• Advance Equity and Clean Environment: REV Midwest will advance equity by providing the data and tools to drive an equitable, data-driven, transition to electric vehicles for all communities. To reduce emissions, REV Midwest will cooperate with energy providers to address the full emissions reduction potential and encourage community sustainability through grid advancement.

Individual States & Cities: The Transition to Zero Emissions Transportation

Minnesota recognizes that multiple factors will help the state lower future emissions, including federal fuel economy standards. But the most important mechanism will be electrifying light duty vehicles, as indicated in a state sustainability report. Minnesota’s goal is to reduce GHG emissions from its transportation sector by 30% from 2005 levels by 2025.

The 2021 Minnesota Electric Vehicle Assessment provides data on EV market trends, highlights strategies to increase EV adoption, and recommends actions the state can take to meet its EV adoption and carbon reduction goals. A multi-agency steering committee led the effort with support from a technical stakeholder group from the public, private, and nonprofit sector stakeholders. Minnesota state agencies will use the recommendations from the 2021 Minnesota Electric Vehicle Assessment to develop a strategic plan for EVs that describes potential agency actions that advance EVs and EV charging. The goal is to release the plan in early 2022 to prepare the state for potential new EV funding by the federal government.

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To accelerate the electrification of cars, buses trucks and other vehicles in Colorado — and set a goal of 940,000 electric vehicles on the road by 2030 — then-Governor Jared Polis issued an executive order supporting a Transition to Zero Emission Vehicles. The plan sets forth strategies and actions to electrify Colorado’s corridors and ensure the benefits that come with widespread adoption of EVs are achieved. Colorado Energy Office has executed a contract with ChargePoint to build EV fast-charging stations that will be located in communities at 33 sites across 6 Colorado corridors. Governor Hickenlooper subsequently signed the Executive Order Maintaining Progress on Clean Vehicles, which directed the AQCC to consider a proposed rule adopting a California Low Emission Vehicle (LEV) Standard. The AQCC passed the Colorado Low Emission Automobile Regulation (CLEAR).

The Colorado Energy Office is currently conducting one of the nation’s first studies on equity and electric vehicles. Research includes identifying policy options that have been used to increase access to the benefits of EVs, EV policy tools that target equity outcomes, convening advisory committees, mapping electrified equity indicators, and creating an EV equity toolkit. The final EV Equity Study will be released in early 2022.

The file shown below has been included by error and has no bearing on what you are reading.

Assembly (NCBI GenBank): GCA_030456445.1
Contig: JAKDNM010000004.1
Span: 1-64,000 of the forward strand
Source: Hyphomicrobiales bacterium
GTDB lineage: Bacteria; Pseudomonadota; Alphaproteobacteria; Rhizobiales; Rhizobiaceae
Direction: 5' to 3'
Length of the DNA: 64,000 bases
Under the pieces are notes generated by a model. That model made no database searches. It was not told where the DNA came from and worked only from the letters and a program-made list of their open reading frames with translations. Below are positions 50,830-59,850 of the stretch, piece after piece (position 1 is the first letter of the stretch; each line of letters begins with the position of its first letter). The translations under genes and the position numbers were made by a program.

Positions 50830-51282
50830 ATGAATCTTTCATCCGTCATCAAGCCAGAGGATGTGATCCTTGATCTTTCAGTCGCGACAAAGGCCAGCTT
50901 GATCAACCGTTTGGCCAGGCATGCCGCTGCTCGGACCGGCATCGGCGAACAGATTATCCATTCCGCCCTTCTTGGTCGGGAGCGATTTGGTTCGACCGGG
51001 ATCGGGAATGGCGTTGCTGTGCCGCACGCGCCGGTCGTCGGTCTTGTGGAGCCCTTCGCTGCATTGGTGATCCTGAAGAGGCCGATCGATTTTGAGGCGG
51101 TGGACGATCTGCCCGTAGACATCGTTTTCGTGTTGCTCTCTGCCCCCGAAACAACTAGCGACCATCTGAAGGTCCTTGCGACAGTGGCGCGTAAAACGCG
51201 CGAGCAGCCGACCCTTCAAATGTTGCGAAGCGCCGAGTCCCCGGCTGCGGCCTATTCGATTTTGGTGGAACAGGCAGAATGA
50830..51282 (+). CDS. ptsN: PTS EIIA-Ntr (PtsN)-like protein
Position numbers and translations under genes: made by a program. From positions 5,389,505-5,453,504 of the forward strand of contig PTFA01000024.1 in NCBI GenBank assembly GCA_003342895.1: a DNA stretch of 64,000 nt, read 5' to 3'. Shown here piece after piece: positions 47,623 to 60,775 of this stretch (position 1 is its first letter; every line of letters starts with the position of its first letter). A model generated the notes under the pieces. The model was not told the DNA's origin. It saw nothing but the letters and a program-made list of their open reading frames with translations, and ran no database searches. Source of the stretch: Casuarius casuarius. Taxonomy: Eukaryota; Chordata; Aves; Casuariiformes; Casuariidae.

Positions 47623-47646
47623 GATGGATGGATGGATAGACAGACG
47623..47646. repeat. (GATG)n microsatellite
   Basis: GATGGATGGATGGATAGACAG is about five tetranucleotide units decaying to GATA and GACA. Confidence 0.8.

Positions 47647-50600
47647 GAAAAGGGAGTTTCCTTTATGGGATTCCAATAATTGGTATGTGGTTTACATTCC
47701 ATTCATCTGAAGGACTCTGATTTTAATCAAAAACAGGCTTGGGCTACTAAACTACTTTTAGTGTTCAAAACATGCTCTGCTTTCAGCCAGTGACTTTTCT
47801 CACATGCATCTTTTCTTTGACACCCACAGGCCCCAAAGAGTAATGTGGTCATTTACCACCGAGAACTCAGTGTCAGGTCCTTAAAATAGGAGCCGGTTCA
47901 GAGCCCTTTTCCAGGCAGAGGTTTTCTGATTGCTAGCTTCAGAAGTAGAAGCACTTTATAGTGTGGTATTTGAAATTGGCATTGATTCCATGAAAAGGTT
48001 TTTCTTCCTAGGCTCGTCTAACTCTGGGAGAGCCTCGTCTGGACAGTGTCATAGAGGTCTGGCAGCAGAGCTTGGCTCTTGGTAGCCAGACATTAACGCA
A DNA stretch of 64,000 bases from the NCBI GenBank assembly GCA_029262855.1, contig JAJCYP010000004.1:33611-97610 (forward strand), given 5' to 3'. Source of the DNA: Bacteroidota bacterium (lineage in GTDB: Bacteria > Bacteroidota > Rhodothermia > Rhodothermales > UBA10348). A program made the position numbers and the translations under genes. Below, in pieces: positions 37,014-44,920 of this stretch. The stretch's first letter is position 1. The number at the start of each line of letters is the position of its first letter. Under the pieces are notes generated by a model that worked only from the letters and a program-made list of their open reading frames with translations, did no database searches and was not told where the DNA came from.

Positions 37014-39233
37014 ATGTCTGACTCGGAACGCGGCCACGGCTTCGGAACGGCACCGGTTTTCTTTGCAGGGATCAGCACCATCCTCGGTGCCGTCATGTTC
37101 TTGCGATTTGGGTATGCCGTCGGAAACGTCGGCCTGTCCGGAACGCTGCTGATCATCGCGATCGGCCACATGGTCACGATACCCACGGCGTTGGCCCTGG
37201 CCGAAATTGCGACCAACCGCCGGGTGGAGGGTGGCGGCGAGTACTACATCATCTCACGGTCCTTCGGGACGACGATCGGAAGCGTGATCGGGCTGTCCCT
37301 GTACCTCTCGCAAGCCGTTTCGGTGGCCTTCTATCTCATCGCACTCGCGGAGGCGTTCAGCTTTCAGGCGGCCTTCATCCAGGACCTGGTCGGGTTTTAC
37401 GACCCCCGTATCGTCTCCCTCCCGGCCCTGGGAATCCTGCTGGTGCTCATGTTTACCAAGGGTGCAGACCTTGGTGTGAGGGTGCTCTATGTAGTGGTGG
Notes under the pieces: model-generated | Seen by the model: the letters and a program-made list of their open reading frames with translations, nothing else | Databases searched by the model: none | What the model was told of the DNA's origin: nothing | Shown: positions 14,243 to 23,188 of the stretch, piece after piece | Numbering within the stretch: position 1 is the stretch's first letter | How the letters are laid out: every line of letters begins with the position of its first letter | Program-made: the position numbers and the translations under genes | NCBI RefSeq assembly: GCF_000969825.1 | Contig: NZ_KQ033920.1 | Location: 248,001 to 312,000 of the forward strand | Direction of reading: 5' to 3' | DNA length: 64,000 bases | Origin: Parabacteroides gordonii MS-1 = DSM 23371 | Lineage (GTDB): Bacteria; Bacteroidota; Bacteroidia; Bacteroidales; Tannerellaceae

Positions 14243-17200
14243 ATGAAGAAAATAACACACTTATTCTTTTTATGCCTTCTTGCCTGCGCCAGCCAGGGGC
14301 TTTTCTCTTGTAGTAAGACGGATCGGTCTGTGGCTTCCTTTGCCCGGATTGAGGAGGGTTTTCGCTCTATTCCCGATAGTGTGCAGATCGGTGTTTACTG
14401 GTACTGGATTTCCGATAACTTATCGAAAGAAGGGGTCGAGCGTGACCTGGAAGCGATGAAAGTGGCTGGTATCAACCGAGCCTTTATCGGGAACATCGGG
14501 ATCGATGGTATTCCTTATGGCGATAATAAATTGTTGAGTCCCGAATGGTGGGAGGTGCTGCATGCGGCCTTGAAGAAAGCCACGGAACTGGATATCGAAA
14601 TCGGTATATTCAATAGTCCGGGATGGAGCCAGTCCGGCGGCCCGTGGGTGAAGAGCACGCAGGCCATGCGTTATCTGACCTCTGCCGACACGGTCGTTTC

To meet New York City’s climate goals, the city will need 400,000 vehicle owners to switch to EVs by 2030, and the charging infrastructure to make that possible. A NYC plan will leverage government resources to spur private investment, with the goal of creating a network of 40,000 public L2 chargers citywide and 6,000 DC Fast Chargers by 2030.

An Electric Vehicle Vision Plan for New York City lays out 8 initiatives to dramatically expand access to public charging across the five boroughs that can makes New York City a national leader in preparing for the EV transition. These initiatives include:

  • Growing the city-operated fast charging network to over 80 plugs by 2025
  • Equipping 20% of all spaces in municipal public parking lots and garages with level 2 chargers by 2025, increasing to 40% by 2030
  • DOT will install a network of 1,000 curbside charge points across the five boroughs by 2025, increasing to 10,000 by 2030
  • Developing a plan for a Level 2 and Level 1 user-supplied cord charging system that integrates with existing street infrastructure
  • Advocating for funding and supportive policies from the federal government
  • Working with utilities and regulators to make it easier and cheaper to install EV chargers
  • Engaging with EV stakeholders to better understand evolving EV market, technology, and charging needs through an industry day
  • Increasing public awareness of EVs and charging opportunities through the PlugNYC marketing program

Images from MNDoT, REV Midwest, Transportation and Climate Initiative, and CleanTechnica

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Written By

Carolyn Fortuna (they, them), Ph.D., is a writer, researcher, and educator with a lifelong dedication to ecojustice. Carolyn has won awards from the Anti-Defamation League, The International Literacy Association, and The Leavy Foundation. Carolyn is a small-time investor in Tesla. Please follow Carolyn on Twitter and Facebook.